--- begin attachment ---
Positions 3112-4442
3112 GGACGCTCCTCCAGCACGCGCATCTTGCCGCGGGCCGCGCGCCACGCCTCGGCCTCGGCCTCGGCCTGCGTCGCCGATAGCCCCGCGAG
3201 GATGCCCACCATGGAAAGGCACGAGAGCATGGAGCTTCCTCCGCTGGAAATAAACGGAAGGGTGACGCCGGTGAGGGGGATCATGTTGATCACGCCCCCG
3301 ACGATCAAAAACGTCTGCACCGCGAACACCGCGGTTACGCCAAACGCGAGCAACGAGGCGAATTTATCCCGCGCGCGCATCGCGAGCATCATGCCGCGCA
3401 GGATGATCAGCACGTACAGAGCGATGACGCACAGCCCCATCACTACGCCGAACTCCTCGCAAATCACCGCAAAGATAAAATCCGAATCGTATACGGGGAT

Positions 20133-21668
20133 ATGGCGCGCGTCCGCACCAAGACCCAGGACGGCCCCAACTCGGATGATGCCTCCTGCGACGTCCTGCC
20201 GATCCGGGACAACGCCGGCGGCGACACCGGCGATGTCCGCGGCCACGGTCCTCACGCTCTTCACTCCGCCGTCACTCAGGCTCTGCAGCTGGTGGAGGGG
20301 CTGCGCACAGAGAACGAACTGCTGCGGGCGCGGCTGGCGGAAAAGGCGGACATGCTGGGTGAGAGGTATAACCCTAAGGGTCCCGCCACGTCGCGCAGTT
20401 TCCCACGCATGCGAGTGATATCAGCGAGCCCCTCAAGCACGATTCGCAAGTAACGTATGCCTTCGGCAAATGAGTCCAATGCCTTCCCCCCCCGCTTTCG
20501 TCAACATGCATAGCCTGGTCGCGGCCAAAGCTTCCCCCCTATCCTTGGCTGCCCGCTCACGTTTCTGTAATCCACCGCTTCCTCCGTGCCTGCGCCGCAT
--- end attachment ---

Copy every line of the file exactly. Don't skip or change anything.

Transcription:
Positions 3112-4442
3112 GGACGCTCCTCCAGCACGCGCATCTTGCCGCGGGCCGCGCGCCACGCCTCGGCCTCGGCCTCGGCCTGCGTCGCCGATAGCCCCGCGAG
3201 GATGCCCACCATGGAAAGGCACGAGAGCATGGAGCTTCCTCCGCTGGAAATAAACGGAAGGGTGACGCCGGTGAGGGGGATCATGTTGATCACGCCCCCG
3301 ACGATCAAAAACGTCTGCACCGCGAACACCGCGGTTACGCCAAACGCGAGCAACGAGGCGAATTTATCCCGCGCGCGCATCGCGAGCATCATGCCGCGCA
3401 GGATGATCAGCACGTACAGAGCGATGACGCACAGCCCCATCACTACGCCGAACTCCTCGCAAATCACCGCAAAGATAAAATCCGAATCGTATACGGGGAT

Positions 20133-21668
20133 ATGGCGCGCGTCCGCACCAAGACCCAGGACGGCCCCAACTCGGATGATGCCTCCTGCGACGTCCTGCC
20201 GATCCGGGACAACGCCGGCGGCGACACCGGCGATGTCCGCGGCCACGGTCCTCACGCTCTTCACTCCGCCGTCACTCAGGCTCTGCAGCTGGTGGAGGGG
20301 CTGCGCACAGAGAACGAACTGCTGCGGGCGCGGCTGGCGGAAAAGGCGGACATGCTGGGTGAGAGGTATAACCCTAAGGGTCCCGCCACGTCGCGCAGTT
20401 TCCCACGCATGCGAGTGATATCAGCGAGCCCCTCAAGCACGATTCGCAAGTAACGTATGCCTTCGGCAAATGAGTCCAATGCCTTCCCCCCCCGCTTTCG
20501 TCAACATGCATAGCCTGGTCGCGGCCAAAGCTTCCCCCCTATCCTTGGCTGCCCGCTCACGTTTCTGTAATCCACCGCTTCCTCCGTGCCTGCGCCGCAT